The cumulative incidence of grade 2 or greater any late toxicity was 28.1% (95% CI, 20.7%-37.4%) vs 48.9% (95% CI, 40%-58.7%), respectively (HR, 0.50; 95% CI, 0.33-0.76; P < .001).
The use of IG-IMRT was associated with a trend toward reducing grade 2 or greater acute diarrhea (17.2% vs 26.1%, respectively; P = .06) with no difference in overall grade 2 or greater acute GI toxicity (29.8% vs 28.8%, respectively; P = .38).
Univariate analysis revealed that the absence of grade 2 or greater acute diarrhea, absence of grade 2 or greater acute GI toxicity, large bowel volume receiving 40 Gy to less than 90 cc, and the use of IG-IMRT were significantly associated with a lower incidence of grade 2 or greater late GI toxicity. Multivariate analysis indicated that only IG-IMRT was associated with lower grade 2 or greater late GI toxicity (HR, 0.53; 95% CI, 0.32-0.86; P = .01).
Additionally, in the IG-IMRT and 3D-CRT arms, respectively, there were 30 and 25 PRFS events, 31 and 29 DFS events, and 29 and 23 OS events.
The 3-year PRFS rate was 81.8% (95% CI, 73.5%-87.7%) vs 84% (95% CI, 76.0%-89.5%), respectively (HR, 1.17; 95% CI, 0.68-1.99; P = .55). The 3-year DFS rate was 76.9% (95% CI, 68.4%-83.4%) vs 81.2% (95% CI, 72.9%-87.2%), respectively (HR, 1.03; 95% CI, 0.62-1.71; P = .89). The 3-year OS rate was 82.9% (95% CI, 74.6%-88.6%) vs 89.2% (95% CI, 82.1%-93.6%), respectively (HR, 1.23; 95% CI, 0.71-2.14; P = .44). No difference was observed in PRFS, DFS, and OS at 3 and 5 years.
Regarding QOL, after treatment completion, as well as at months 12, 36, and 60, 289, 250, 147, and 83 patients were eligible for QOL assessment. Most questionnaires were returned at all time points: 89.2% (n = 258/289), 86.8% (n = 217/250), 83.6% (n = 123/147), and 73.5% (n = 60/83), respectively.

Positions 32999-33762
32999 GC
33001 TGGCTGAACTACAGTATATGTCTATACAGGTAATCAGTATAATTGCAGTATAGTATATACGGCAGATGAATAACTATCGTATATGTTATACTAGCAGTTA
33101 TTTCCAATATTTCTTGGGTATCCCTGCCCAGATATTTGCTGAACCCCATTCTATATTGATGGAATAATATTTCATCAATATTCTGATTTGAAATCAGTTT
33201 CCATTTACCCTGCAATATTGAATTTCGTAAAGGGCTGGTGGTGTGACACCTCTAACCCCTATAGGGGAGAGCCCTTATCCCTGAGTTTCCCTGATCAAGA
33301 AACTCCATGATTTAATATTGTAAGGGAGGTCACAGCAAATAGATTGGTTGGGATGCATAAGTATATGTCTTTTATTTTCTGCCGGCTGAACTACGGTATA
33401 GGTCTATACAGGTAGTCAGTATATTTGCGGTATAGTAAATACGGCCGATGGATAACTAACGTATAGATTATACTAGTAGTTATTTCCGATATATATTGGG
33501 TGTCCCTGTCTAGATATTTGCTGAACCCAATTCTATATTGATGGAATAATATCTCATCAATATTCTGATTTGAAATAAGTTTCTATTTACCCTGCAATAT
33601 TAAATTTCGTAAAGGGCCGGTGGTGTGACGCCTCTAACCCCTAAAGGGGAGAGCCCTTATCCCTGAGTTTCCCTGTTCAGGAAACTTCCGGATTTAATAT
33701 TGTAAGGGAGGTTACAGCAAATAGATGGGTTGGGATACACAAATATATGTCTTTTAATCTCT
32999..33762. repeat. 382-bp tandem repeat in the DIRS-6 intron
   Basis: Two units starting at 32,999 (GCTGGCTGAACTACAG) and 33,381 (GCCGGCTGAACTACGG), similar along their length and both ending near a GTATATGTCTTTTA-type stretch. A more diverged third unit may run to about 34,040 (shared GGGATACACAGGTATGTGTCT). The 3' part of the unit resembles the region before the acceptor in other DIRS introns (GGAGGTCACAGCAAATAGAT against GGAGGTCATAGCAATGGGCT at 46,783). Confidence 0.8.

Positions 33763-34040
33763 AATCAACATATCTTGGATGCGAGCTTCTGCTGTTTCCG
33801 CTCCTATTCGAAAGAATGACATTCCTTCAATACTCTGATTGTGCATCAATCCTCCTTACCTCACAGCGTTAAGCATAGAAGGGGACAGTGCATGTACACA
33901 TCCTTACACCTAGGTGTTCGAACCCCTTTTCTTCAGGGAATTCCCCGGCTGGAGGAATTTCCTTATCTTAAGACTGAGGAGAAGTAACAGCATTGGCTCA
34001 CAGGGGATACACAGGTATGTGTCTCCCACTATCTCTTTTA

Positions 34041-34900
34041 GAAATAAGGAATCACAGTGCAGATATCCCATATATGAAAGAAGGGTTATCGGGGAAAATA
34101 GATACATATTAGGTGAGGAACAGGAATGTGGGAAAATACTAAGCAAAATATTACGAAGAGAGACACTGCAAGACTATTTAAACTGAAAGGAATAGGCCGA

Long-term follow-up indicated that patients in the IG-IMRT arm had improved functional scores and lower symptom scores. A significant increase was observed in the global health score (β = 3.17; P = .01) in the IG-IMRT arm. Patients who received IG-IMRT had improved physical functioning (β = 3.52; P = .042), role functioning (β = 4.46; P = .024), and emotional functioning (β = 5.46; P = .02) vs patients who received 3D-CRT.
Moreover, lower symptom scores were reported in patients treated with IG-IMRT. Patients who received IG-IMRT had less fatigue (β = –6.89; P = .004), appetite loss (β = –7.08; P = .008), diarrhea (β = –3.90; P = .048), and bowel symptoms (β = –4.51; P = .002) during follow-up. However, the QOL scores did not differ significantly when time by treatment arm interaction was performed.
Numerically, less patients in the IG-IMRT arm reported moderate to severe diarrhea (1.6% vs 3.8%), abdominal cramps (1.7% vs 9.1%), and difficulty in controlling the bowel (5.1% vs 14.9%) at 36 months. More patients in the 3D-CRT arm continued to report symptoms.
“Although no significant difference was observed between the two arms for any QOL domain in time by treatment arm interaction analyses, it is noteworthy that a higher proportion of patients in the 3D-CRT arm continue to report symptoms at an extended follow-up of 60 months,” concluded the study authors.